Spike Lee learned a crucial career lesson from his Oscar snub in 1990

Spike Lee is a film director, producer, writer, and actor
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Spike Lee is an award-winning director, producer and writer whose latest film "BlacKkKlansman" is up for six Oscars on Sunday.

Lee has been working actively in Hollywood for more than 30 years, but this is the first year he's scored an Oscar nomination for Best Director. If he wins, he will be the first African-American director to do so.

In 1990, Lee's iconic "Do The Right Thing" was nominated for two Oscars but didn't receive a Best Picture nomination. The snub caused a lot of controversy, and Lee says it taught him a crucial lesson about how to value his work.

"This is not in any way disrespectful to the academy," he told The Washington Post earlier this month, "but after 'Do the Right Thing,' I just said, you know, whatever award it is, I'm not going to let myself be in position where I feel I have to have my work validated."

Spike Lee
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Lee, who was awarded an honorary Oscar in 2015, continued, saying, "If I was a musician, I would say the same thing about the Grammys or the Tonys or any of those organizations that give out awards."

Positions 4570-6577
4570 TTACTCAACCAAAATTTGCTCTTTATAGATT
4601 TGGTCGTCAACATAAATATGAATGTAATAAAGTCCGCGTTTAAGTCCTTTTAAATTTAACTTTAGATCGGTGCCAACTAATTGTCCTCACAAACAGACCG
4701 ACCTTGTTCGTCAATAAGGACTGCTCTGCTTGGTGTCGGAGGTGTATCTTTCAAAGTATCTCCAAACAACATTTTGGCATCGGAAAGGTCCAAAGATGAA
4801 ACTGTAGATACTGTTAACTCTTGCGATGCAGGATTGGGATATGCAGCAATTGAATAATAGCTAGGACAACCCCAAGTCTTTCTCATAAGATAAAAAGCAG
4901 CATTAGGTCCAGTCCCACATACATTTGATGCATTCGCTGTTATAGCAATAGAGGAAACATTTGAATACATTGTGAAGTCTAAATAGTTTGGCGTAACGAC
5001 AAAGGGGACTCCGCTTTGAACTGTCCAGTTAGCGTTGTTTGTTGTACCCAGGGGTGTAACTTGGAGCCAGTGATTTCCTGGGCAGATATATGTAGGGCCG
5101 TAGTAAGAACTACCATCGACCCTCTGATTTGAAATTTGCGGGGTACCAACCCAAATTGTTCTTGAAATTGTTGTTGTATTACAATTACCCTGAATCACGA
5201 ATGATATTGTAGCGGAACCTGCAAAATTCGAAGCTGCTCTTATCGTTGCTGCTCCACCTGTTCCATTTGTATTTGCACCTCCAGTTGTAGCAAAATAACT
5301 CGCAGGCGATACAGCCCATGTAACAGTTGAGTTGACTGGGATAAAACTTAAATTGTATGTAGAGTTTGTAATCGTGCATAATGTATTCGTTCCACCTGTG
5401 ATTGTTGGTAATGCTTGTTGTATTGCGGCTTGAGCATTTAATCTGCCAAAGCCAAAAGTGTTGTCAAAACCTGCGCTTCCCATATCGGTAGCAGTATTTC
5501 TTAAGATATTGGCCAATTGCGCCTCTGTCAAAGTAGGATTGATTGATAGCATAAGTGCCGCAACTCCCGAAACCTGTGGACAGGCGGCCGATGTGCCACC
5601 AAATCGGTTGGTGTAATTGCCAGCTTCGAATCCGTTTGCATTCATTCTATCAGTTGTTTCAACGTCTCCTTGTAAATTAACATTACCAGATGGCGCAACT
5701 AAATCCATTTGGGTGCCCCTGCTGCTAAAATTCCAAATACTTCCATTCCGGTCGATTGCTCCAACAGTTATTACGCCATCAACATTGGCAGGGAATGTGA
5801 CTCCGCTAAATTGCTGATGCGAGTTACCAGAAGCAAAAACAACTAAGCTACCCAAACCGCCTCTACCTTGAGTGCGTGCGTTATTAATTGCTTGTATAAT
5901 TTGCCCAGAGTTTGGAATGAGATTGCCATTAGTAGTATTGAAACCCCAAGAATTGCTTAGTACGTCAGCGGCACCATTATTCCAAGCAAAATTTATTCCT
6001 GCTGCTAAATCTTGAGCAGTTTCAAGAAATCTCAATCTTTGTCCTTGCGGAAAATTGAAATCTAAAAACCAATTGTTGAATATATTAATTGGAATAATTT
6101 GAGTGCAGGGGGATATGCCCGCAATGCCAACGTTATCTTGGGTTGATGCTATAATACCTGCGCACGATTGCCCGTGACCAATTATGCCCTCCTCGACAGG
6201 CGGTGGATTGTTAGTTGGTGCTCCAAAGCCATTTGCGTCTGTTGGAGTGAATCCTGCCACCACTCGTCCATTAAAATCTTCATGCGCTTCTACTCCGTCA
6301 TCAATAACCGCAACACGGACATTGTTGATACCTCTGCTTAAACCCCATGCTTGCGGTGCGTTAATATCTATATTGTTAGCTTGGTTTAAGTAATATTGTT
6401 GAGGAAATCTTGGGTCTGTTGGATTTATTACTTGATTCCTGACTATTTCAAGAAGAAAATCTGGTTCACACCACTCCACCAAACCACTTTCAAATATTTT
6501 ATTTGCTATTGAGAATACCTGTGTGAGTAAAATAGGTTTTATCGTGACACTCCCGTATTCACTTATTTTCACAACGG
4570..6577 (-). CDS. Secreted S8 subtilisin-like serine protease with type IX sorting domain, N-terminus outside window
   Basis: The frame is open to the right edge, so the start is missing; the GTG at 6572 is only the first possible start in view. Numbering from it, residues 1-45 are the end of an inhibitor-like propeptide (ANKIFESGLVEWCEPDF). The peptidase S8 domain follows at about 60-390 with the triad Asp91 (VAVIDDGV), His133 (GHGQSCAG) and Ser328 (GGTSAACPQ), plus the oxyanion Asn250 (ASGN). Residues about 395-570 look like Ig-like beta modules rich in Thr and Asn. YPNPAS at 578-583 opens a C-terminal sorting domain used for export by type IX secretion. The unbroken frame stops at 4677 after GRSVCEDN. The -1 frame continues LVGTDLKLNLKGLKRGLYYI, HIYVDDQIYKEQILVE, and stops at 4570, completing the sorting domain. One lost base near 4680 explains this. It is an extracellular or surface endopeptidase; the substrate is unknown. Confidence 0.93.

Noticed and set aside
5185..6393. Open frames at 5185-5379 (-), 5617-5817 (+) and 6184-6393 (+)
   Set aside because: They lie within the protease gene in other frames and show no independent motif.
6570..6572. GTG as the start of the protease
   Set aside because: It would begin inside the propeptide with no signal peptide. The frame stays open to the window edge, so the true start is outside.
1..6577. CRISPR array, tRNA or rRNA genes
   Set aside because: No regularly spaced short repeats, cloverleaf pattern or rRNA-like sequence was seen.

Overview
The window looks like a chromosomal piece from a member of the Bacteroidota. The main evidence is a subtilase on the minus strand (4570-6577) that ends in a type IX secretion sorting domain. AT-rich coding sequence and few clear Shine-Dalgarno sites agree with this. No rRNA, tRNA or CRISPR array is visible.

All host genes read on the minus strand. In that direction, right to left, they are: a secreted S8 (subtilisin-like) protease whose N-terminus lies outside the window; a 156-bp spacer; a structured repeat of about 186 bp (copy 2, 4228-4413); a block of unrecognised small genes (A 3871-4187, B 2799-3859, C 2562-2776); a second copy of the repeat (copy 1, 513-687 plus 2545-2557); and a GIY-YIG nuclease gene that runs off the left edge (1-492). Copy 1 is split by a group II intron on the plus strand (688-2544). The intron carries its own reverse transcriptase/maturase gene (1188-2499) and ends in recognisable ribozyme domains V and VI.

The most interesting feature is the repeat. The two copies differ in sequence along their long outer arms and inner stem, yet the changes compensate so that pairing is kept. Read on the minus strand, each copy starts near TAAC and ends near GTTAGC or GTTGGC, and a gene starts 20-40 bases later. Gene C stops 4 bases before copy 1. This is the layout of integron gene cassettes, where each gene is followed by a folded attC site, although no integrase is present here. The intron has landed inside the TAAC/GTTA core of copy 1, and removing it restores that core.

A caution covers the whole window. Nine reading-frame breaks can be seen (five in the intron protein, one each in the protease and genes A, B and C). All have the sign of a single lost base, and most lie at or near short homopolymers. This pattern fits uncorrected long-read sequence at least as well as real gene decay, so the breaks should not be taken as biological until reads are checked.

He feels the success of "BlacKkKlansman" has prompted a "reassessment of my body of work." In an interview with GQ, Lee reveals that the script for his latest film came to him via Jordan Peele.

"No one should have to think long and hard why Jordan Peele asked me to do this," he explains. "He's seen my body of work. It's simple. He's seen my body of work! I knew he had a list. I don't know who else was on the list. But I did not find it strange that, 'Oh, my God! Jordan Peele is asking me to do this?!' I mean, I knew why he wanted to."

"BlacKkKlansman," which was developed by Focus Features, is the first movie that Lee had done with a major studio in more than 10 years. In its first weekend at the box office the film exceeded expectations, grossing close to $11 million.

The 61-year-old director, who considers the film to be just another "Spike Lee Joint," tells The Washington Post that he also believes the timing of the film, and its subject matter — a black cop who infiltrates the Ku Klux Klan — played a crucial role in its success.

"Timing is everything, and on this film, the stars were in alignment," says Lee. "I don't think I tried any harder on this film than others, but there are certain things when you put a film out, when you put a piece of art out in the universe, you have no control after that."

Lee, who joined an Oscars boycott three years ago after activist April Reign started the #OscarsSoWhite campaign, credits Reign and former Academy President Cheryl Boone Isaacs with helping to diversify the award show nominations. He says there's still a long way to go when it comes to bringing true change and diversity to Hollywood.

"The long game is the gatekeepers," says Lee. "These are individuals, a select few, who have quarterly meetings and decide what we're making and we're not making."

He adds that if people of color and women are not in those rooms "then you don't really have a say, because you're not in the room to put your hand up, throw a chair or say, 'What are we doing?'"

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